Last year, Phailin, the name for a massive cyclone which battered India’s south-eastern coast and led to the evacuation of more than 500,000 people, was provided by Thailand. Some of the Indian names in the queue are the more prosaic Megh (Cloud), Sagar (Ocean) and Vayu (Wind).

The Hudhud or hoopoe bird is an exotic creature noticed for its distinctive crown of feathers and is widespread in Europe, Asia and North Africa.

Next time a cyclone hits the region, it’s Pakistan’s turn to give it a name It will be called Nilofar. Last time Pakistan named a cyclone was Nilam in November 2012.

A name helps people and the media to identify each cyclone and become more aware of its implications. It also does not confuse people if there is more than one tropical cyclone brewing in the region.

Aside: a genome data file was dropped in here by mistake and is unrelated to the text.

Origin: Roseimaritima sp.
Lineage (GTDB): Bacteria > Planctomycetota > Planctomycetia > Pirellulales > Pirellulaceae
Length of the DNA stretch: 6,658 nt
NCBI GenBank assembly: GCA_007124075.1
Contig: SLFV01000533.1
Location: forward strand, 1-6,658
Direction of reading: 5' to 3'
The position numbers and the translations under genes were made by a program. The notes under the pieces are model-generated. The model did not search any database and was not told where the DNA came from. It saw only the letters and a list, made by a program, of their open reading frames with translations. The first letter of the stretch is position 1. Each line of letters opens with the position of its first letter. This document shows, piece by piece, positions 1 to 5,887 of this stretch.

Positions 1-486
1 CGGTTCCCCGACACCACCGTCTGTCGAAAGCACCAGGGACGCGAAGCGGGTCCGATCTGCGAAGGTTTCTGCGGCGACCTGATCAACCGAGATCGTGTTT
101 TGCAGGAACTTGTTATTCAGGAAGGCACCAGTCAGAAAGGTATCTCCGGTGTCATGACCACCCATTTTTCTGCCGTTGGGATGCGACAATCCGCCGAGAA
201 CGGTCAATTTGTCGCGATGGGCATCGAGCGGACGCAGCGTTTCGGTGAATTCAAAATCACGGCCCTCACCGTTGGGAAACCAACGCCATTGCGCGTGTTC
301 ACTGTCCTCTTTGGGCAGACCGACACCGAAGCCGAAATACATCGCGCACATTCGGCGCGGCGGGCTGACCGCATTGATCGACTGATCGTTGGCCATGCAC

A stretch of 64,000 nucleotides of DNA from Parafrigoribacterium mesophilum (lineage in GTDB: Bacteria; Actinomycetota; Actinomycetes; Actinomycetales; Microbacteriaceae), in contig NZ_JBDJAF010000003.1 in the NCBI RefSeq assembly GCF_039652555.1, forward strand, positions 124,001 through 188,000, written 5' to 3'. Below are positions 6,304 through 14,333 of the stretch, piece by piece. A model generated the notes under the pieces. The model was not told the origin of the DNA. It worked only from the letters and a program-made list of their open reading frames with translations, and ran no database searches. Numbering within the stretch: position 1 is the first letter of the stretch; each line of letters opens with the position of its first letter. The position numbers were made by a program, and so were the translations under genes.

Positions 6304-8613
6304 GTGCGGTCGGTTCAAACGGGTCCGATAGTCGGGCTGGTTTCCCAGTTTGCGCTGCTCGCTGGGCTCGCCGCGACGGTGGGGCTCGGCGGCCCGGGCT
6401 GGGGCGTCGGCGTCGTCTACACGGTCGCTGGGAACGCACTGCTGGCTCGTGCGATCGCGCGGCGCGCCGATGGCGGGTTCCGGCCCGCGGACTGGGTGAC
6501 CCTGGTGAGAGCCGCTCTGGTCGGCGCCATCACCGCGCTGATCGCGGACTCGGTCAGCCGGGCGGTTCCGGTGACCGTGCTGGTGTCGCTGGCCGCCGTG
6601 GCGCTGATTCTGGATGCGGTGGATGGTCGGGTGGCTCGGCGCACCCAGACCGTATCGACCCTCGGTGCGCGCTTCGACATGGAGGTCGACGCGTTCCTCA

And these cyclones often prove to be deadly – their names resonate for a very long time.

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Ecumenopolis: city without limits

Originally posted on archithoughts:

I have to share this great article written by Juan Manuel Restepo on Favela Issues.

In today’s cities we see how governments struggle to create solutions and to implement large policies. Cities are more complex, diverse and dynamic making governance almost impossible. Governments can’t make changes in these cities by themselves. They need to build collective efforts with all the stakeholders in the city.


Nevertheless, politicians keep on promising and acting as if they had the capacity to make real changes by themselves. They keep on bringing THE SOLUTION for mobility, security, education and health without really understanding the issues or the actors behind them that control real power in the city. During the political campaigns they promise everything and give figures of all the great changes they want to make. But when they get elected the passionate candidates crush with a wall of the real power that controls the city through…